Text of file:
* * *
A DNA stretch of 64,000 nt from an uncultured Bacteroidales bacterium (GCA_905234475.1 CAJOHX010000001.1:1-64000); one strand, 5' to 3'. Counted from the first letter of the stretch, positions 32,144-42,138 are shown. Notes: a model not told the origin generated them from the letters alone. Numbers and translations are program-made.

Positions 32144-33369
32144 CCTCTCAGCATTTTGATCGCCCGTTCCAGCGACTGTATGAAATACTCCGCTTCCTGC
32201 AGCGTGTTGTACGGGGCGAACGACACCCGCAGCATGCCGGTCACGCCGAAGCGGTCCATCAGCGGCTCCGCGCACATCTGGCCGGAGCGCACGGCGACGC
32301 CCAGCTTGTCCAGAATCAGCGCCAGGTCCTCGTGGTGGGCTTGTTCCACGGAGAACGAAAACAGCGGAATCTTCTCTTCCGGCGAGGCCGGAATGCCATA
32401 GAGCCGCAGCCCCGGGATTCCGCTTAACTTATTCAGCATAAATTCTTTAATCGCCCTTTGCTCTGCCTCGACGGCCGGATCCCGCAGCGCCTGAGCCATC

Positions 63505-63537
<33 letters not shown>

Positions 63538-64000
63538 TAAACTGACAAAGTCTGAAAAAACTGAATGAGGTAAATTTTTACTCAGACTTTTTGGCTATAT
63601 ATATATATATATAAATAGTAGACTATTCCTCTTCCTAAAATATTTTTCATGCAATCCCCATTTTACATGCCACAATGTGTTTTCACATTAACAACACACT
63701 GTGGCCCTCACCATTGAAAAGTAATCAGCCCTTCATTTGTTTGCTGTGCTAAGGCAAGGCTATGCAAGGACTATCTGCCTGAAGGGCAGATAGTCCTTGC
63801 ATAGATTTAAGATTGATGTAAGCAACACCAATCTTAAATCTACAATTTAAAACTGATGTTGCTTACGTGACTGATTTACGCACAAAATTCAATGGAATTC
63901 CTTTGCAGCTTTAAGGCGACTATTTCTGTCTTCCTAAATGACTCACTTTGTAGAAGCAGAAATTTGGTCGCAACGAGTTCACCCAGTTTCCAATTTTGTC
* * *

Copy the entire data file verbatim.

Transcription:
A DNA stretch of 64,000 nt from an uncultured Bacteroidales bacterium (GCA_905234475.1 CAJOHX010000001.1:1-64000); one strand, 5' to 3'. Counted from the first letter of the stretch, positions 32,144-42,138 are shown. Notes: a model not told the origin generated them from the letters alone. Numbers and translations are program-made.

Positions 32144-33369
32144 CCTCTCAGCATTTTGATCGCCCGTTCCAGCGACTGTATGAAATACTCCGCTTCCTGC
32201 AGCGTGTTGTACGGGGCGAACGACACCCGCAGCATGCCGGTCACGCCGAAGCGGTCCATCAGCGGCTCCGCGCACATCTGGCCGGAGCGCACGGCGACGC
32301 CCAGCTTGTCCAGAATCAGCGCCAGGTCCTCGTGGTGGGCTTGTTCCACGGAGAACGAAAACAGCGGAATCTTCTCTTCCGGCGAGGCCGGAATGCCATA
32401 GAGCCGCAGCCCCGGGATTCCGCTTAACTTATTCAGCATAAATTCTTTAATCGCCCTTTGCTCTGCCTCGACGGCCGGATCCCGCAGCGCCTGAGCCATC

Positions 63505-63537
<33 letters not shown>

Positions 63538-64000
63538 TAAACTGACAAAGTCTGAAAAAACTGAATGAGGTAAATTTTTACTCAGACTTTTTGGCTATAT
63601 ATATATATATATAAATAGTAGACTATTCCTCTTCCTAAAATATTTTTCATGCAATCCCCATTTTACATGCCACAATGTGTTTTCACATTAACAACACACT
63701 GTGGCCCTCACCATTGAAAAGTAATCAGCCCTTCATTTGTTTGCTGTGCTAAGGCAAGGCTATGCAAGGACTATCTGCCTGAAGGGCAGATAGTCCTTGC
63801 ATAGATTTAAGATTGATGTAAGCAACACCAATCTTAAATCTACAATTTAAAACTGATGTTGCTTACGTGACTGATTTACGCACAAAATTCAATGGAATTC
63901 CTTTGCAGCTTTAAGGCGACTATTTCTGTCTTCCTAAATGACTCACTTTGTAGAAGCAGAAATTTGGTCGCAACGAGTTCACCCAGTTTCCAATTTTGTC